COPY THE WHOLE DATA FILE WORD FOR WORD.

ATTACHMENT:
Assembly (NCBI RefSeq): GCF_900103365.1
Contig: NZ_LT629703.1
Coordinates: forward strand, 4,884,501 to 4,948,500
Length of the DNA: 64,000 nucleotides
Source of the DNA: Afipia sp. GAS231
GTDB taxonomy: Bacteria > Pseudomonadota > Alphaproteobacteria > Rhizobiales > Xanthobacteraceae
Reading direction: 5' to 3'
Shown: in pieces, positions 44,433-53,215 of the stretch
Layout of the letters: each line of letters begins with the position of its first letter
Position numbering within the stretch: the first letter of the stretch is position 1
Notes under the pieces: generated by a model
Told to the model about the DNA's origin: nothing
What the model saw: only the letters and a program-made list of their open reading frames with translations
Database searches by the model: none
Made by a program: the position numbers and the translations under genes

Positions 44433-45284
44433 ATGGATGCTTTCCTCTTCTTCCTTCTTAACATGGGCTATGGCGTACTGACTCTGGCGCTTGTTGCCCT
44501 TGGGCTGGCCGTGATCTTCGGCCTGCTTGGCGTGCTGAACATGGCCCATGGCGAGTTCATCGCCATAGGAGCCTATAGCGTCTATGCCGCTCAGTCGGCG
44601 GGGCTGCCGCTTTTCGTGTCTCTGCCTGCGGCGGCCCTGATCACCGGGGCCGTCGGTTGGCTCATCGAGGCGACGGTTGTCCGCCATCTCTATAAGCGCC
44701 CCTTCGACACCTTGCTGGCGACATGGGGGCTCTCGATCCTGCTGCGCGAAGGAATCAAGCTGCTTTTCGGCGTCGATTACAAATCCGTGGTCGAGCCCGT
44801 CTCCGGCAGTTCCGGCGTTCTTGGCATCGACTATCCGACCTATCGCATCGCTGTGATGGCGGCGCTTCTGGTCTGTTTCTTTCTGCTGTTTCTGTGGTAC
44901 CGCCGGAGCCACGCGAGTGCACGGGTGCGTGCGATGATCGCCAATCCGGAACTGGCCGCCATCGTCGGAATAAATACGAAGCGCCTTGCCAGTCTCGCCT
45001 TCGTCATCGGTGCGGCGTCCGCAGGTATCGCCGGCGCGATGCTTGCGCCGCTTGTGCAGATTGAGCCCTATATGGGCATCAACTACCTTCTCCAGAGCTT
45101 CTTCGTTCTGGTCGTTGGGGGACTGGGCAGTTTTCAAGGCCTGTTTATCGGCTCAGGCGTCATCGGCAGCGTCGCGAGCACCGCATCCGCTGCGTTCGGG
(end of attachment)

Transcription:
Assembly (NCBI RefSeq): GCF_900103365.1
Contig: NZ_LT629703.1
Coordinates: forward strand, 4,884,501 to 4,948,500
Length of the DNA: 64,000 nucleotides
Source of the DNA: Afipia sp. GAS231
GTDB taxonomy: Bacteria > Pseudomonadota > Alphaproteobacteria > Rhizobiales > Xanthobacteraceae
Reading direction: 5' to 3'
Shown: in pieces, positions 44,433-53,215 of the stretch
Layout of the letters: each line of letters begins with the position of its first letter
Position numbering within the stretch: the first letter of the stretch is position 1
Notes under the pieces: generated by a model
Told to the model about the DNA's origin: nothing
What the model saw: only the letters and a program-made list of their open reading frames with translations
Database searches by the model: none
Made by a program: the position numbers and the translations under genes

Positions 44433-45284
44433 ATGGATGCTTTCCTCTTCTTCCTTCTTAACATGGGCTATGGCGTACTGACTCTGGCGCTTGTTGCCCT
44501 TGGGCTGGCCGTGATCTTCGGCCTGCTTGGCGTGCTGAACATGGCCCATGGCGAGTTCATCGCCATAGGAGCCTATAGCGTCTATGCCGCTCAGTCGGCG
44601 GGGCTGCCGCTTTTCGTGTCTCTGCCTGCGGCGGCCCTGATCACCGGGGCCGTCGGTTGGCTCATCGAGGCGACGGTTGTCCGCCATCTCTATAAGCGCC
44701 CCTTCGACACCTTGCTGGCGACATGGGGGCTCTCGATCCTGCTGCGCGAAGGAATCAAGCTGCTTTTCGGCGTCGATTACAAATCCGTGGTCGAGCCCGT
44801 CTCCGGCAGTTCCGGCGTTCTTGGCATCGACTATCCGACCTATCGCATCGCTGTGATGGCGGCGCTTCTGGTCTGTTTCTTTCTGCTGTTTCTGTGGTAC
44901 CGCCGGAGCCACGCGAGTGCACGGGTGCGTGCGATGATCGCCAATCCGGAACTGGCCGCCATCGTCGGAATAAATACGAAGCGCCTTGCCAGTCTCGCCT
45001 TCGTCATCGGTGCGGCGTCCGCAGGTATCGCCGGCGCGATGCTTGCGCCGCTTGTGCAGATTGAGCCCTATATGGGCATCAACTACCTTCTCCAGAGCTT
45101 CTTCGTTCTGGTCGTTGGGGGACTGGGCAGTTTTCAAGGCCTGTTTATCGGCTCAGGCGTCATCGGCAGCGTCGCGAGCACCGCATCCGCTGCGTTCGGG